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Jonathan Lowell is currently attending Florida A&M University as a graduate student in broadcast journalism.

Thursday, April 12, 2012

Senate Bill 1752

By Jonathan Lowell, 

Today University of Florida president Bernie Machen and Florida State University president Eric Barron met with Florida governor Rick Scott to discuss house bill 1752 that will allow universities to exceed current limits on university tuition. Governor Scott says he has received feedback about the bill in the weeks after legislative session.

"You know I get letters from people I get emails. When you travel state and back, because session's over I've been traveling quite a bit I talked to people around the state. I've listened to families. If I stop in a coffee shop whether this bill or something else people are giving me a lot of ideas," said Scott.

FSU has one of the lowest tuition rates of all research universities in the country. Barron says he will not be looking to raise it to the national average, but instead will base his recommendation on program needs.

"I don't want to just say I'm going to do X or Y or go to the national average. I'm going to back into based on what we actually need to do to be good,"  said Barron.

While the two presidents and the governor discussed the bill inside, students outside voiced their concerns about the new legislation.

"Tuition increases are a tax on working students who can't really afford to pay any more. I feel as though this is definitely an issue. If this bill is passed it's an additional tax on students, and governor Scott has said he's against any new taxes or tuition increases previously. I hope he stands by his word, and stands by students."

Governor Scott still has until next Friday to pass the bill. Students in Tallahassee and the rest of Florida will be eagerly awaiting his decision.

Thursday, April 5, 2012

FAMU Dress Standard Package

By Jonathan Lowell,

This fall, the "Millennial Famuan" will have to abide by a new dress standard. Set to be implemented in the fall semester of 2012, faculty will be able to deny a student admission to class or other functions based on their dress. Florida A&M President James Ammons says certain types of dress should never be seen at a university.

"Saggy pants that show underwear. That just has no place on the university's campus, and to be honest with you that has no place in a public setting," said Ammons.

Other types of dress prohibited include pajamas, mesh or netted shirts and hoods in classrooms. Students will also not be allowed to wear any clothing with offensive messages in words or pictures

"I think it's a good idea. I feel as though when we're on campus we should be dressing for success. This is one step away from our actual careers, and I feel as though when we're on campus we should dress as though we are prepared to go into the workforce," said student Renee Mowatt.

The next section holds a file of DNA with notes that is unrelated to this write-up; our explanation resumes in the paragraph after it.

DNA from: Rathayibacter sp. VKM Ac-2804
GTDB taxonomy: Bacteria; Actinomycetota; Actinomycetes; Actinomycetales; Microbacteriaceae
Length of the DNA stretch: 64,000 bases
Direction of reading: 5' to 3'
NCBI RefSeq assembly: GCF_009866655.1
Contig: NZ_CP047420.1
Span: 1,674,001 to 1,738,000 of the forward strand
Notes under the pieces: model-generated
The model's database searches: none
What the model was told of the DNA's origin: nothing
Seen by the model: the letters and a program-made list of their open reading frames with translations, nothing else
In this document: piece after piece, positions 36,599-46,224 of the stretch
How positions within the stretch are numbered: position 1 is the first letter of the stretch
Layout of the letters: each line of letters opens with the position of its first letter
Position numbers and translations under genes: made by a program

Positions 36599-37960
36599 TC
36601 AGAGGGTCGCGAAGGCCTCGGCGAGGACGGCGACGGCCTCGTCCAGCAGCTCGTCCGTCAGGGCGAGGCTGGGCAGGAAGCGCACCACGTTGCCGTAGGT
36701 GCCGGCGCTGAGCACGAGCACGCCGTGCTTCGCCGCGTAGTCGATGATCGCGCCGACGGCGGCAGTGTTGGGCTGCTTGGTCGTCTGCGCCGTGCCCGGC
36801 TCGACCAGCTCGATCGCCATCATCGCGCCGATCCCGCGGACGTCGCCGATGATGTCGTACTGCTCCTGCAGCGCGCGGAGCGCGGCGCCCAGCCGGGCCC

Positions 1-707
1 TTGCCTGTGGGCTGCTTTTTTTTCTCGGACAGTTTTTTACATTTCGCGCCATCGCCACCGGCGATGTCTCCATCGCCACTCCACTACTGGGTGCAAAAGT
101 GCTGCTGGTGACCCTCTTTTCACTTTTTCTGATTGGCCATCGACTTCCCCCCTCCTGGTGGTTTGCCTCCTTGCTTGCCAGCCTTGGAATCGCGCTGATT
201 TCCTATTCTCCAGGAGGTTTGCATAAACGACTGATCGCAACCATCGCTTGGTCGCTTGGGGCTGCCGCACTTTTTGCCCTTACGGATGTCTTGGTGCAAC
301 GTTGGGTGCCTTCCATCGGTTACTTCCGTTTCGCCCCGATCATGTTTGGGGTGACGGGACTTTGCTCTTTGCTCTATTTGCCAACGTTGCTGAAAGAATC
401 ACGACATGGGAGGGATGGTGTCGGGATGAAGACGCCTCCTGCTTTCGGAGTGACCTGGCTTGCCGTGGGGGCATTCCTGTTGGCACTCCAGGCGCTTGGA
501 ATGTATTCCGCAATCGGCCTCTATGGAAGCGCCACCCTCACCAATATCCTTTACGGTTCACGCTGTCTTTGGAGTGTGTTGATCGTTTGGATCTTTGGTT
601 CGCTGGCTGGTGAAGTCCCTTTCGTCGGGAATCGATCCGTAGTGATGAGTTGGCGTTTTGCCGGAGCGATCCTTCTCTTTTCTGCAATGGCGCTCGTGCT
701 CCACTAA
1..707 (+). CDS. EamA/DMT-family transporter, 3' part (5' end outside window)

"I feel like there's only so much you can do because people are grown they're going to do what they want to do regardless. I feel like in certain ways there should be enforcement, but on the other hand people are going to dress the way they want to dress," said student Raven Whitehead.

There is no word yet on what the punishment will be for any level of violation. Under the standard, faculty will be responsible for reporting all violations to the dean of students office and are even encouraged to add the standard to their class' syllabus.

Friday, March 30, 2012

Peggy Quince Feature Package

Born in rural Virginia in 1948, Justice Peggy A. Quince was raised along with her four siblings by her father Solomon Quince. Growing up during the 50's and 60's, Quince says she didn't see the effects of integration until she was in college.

"Even though Brown vs Board of Education was decided when I was in the first grade, they really didn't even start to integrate the schools in Virginia until 1966 some twelve years later," says Justice Quince.

After attending Howard University as an undergrad, Justice Quince had to fight for every opportunity to advance her education. Attending Catholic University for law school, Justice Quince says there were not many women afforded her same opportunity.

"That was a time in our country when there were very few women and very few blacks in the legal profession so there were very few opportunities to go to law firms and other situations like that. But you know if there's a will, there's a way."

Justice Quince eventually landed in Florida where she worked as an assistant Attorney General and was eventually the first African American woman to be appointed to one of Florida's District Courts of Appeal. Justice Quince is passionate about many issues, one of which is voter turn out.

"Who are on our county commissions? Who are on our city commissions? It should all be important and we should all, now that we have the opportunity, we should all exercise that opportunity and go to the polls and vote." says Justice Quince.